The best of both worlds

Published 9:08 am Wednesday, August 5, 2015

“What’s it like having two lives?”

That was the first of many questions my 13-year-old cousin Jamey asked me when I came home for fall break of my freshman year of college.

I wasn’t sure how to respond then; I had been in college for less than two months and was still scrambling to settle in. But now, as I face the beginning of sophomore year, I feel I finally have an answer.

It bears noting that my college experience is a sight different from my high school classmates. Most of Southampton High’s Class of 2014 attends in-state schools such as Longwood, James Madison and Virginia Tech — all of which maintain a rural, Republican and Southern atmosphere similar to Southampton County.

I, on the other hand, chose A­merican University — a small school smack-dab in the middle of Washington, D.C. In other words, ultra-urban, ultra-liberal and as unlike my home as I could find.

However, the stark contrast between the two environments doesn’t feel as if I’m splitting my time between a double life so much as if I’m getting the best out of everything life has to offer.

In D.C., my friends and I often spend our weekends wandering around downtown, exploring the seemingly endless museums, art galleries, historical archives, cultural events and restaurants that clutter the streets of D.C.

At night, I lie in bed and listen to the mingling sounds of car horns, police sirens and the drunken shouts of upperclassmen.

When I come home to Southampton, I spend time with my family and a handful of close friends, catching up on local gossip that I’ve missed while I’ve been gone, and luxuriate in the calm and the quiet of a small town.

At night I listen to the call of cicadas and frogs, and spend much more time gazing up at the stars, which are obscured by the lights of the big city.

This duality is summed up perfectly by the events of a single day. Last March, on the day I returned to school after spring break, I spent the morning at church in Newsoms, under the traditional stained glass and dark wood, singing the old-fashioned hymns as I’ve done since the day I was born.

After church, my cousins and I all walked down Main Street for our weekly Sunday lunch with our grandmother, again a tradition that has stood for time immemorial.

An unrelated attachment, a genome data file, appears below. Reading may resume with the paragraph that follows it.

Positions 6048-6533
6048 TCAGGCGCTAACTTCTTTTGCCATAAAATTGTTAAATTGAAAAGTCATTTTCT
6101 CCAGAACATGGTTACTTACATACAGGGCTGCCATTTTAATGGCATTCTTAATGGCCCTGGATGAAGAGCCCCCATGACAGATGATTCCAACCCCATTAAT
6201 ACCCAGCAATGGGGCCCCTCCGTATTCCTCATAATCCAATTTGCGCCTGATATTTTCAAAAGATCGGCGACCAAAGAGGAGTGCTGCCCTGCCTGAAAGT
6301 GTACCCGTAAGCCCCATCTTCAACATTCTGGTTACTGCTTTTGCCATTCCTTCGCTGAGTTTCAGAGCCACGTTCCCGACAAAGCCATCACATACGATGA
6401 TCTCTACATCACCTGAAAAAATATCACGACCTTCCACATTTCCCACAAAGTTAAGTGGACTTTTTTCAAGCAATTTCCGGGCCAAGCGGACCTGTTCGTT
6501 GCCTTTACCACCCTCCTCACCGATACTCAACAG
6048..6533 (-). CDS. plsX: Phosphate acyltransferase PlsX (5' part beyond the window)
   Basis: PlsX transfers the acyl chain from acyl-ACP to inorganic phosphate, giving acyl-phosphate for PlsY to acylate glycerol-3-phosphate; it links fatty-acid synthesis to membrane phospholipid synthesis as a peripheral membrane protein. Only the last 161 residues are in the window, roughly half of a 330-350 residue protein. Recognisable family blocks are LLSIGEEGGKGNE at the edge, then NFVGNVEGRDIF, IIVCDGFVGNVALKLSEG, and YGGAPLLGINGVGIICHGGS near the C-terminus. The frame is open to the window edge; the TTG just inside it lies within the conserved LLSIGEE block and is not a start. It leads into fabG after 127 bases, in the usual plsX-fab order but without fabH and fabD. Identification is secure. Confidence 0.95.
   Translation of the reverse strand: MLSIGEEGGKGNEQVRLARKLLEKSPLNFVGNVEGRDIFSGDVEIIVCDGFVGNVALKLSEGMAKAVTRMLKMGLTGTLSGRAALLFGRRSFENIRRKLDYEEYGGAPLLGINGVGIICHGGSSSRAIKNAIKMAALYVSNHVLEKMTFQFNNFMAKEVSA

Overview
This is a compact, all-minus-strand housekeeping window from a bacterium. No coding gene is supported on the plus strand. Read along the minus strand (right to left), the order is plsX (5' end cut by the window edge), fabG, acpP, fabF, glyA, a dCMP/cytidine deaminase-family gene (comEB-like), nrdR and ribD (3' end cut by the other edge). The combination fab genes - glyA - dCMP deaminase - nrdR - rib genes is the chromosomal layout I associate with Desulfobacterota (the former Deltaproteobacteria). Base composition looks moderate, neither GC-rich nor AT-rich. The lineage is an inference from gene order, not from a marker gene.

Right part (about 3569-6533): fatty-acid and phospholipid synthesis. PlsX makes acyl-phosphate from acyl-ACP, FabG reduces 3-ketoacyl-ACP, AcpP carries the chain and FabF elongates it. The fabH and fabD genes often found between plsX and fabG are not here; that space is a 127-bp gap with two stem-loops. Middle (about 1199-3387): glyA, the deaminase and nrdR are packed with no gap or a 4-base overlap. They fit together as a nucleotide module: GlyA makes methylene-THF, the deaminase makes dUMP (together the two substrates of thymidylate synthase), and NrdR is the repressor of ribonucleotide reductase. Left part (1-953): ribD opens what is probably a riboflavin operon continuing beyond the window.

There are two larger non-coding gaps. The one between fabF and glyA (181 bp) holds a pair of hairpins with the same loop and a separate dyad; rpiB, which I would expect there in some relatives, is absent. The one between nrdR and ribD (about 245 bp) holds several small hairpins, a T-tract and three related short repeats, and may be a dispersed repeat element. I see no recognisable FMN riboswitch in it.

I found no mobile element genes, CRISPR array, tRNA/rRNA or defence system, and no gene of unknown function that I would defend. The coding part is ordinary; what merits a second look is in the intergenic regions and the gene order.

The walk down Main Street, with its well-tended front yards and blooming flowers will forever stand in my mind as the quintessential Southern small town.

At lunch we sit around my grandmother’s table and are surrounded by the clamoring voices of my large family, eating the classic Southern food our grandmother prepares each week.

After lunch on the Sundays when I return to D.C., my parents drop me off at the train station in Richmond — and one short train ride later, I’m back in D.C.

On this particular day, I rushed from the train station back to campus to prepare for a night of “monumenting” wherein my friends and I tramp around the National Mall to observe the various monuments at night, when the crowds have all but vanished and the marble monuments are lit up with spotlights.

Now when I think about Jamey’s question about having two lives, I think about that day and the contrast between life in D.C. and in Southampton County.

Students who are privileged enough to attend college can often feel as if they’re being pulled into a double life by maintaining a home persona and a school persona.

But for me, I get the best of both worlds: the exciting hustle and bustle of the big city, while knowing that I can always come home to Southampton County for the slow-paced and the quiet when I need some time to rest.

Walter Francis Jr. is a student at American University and is serving as a staff writer for The Tidewater News this summer. Email him at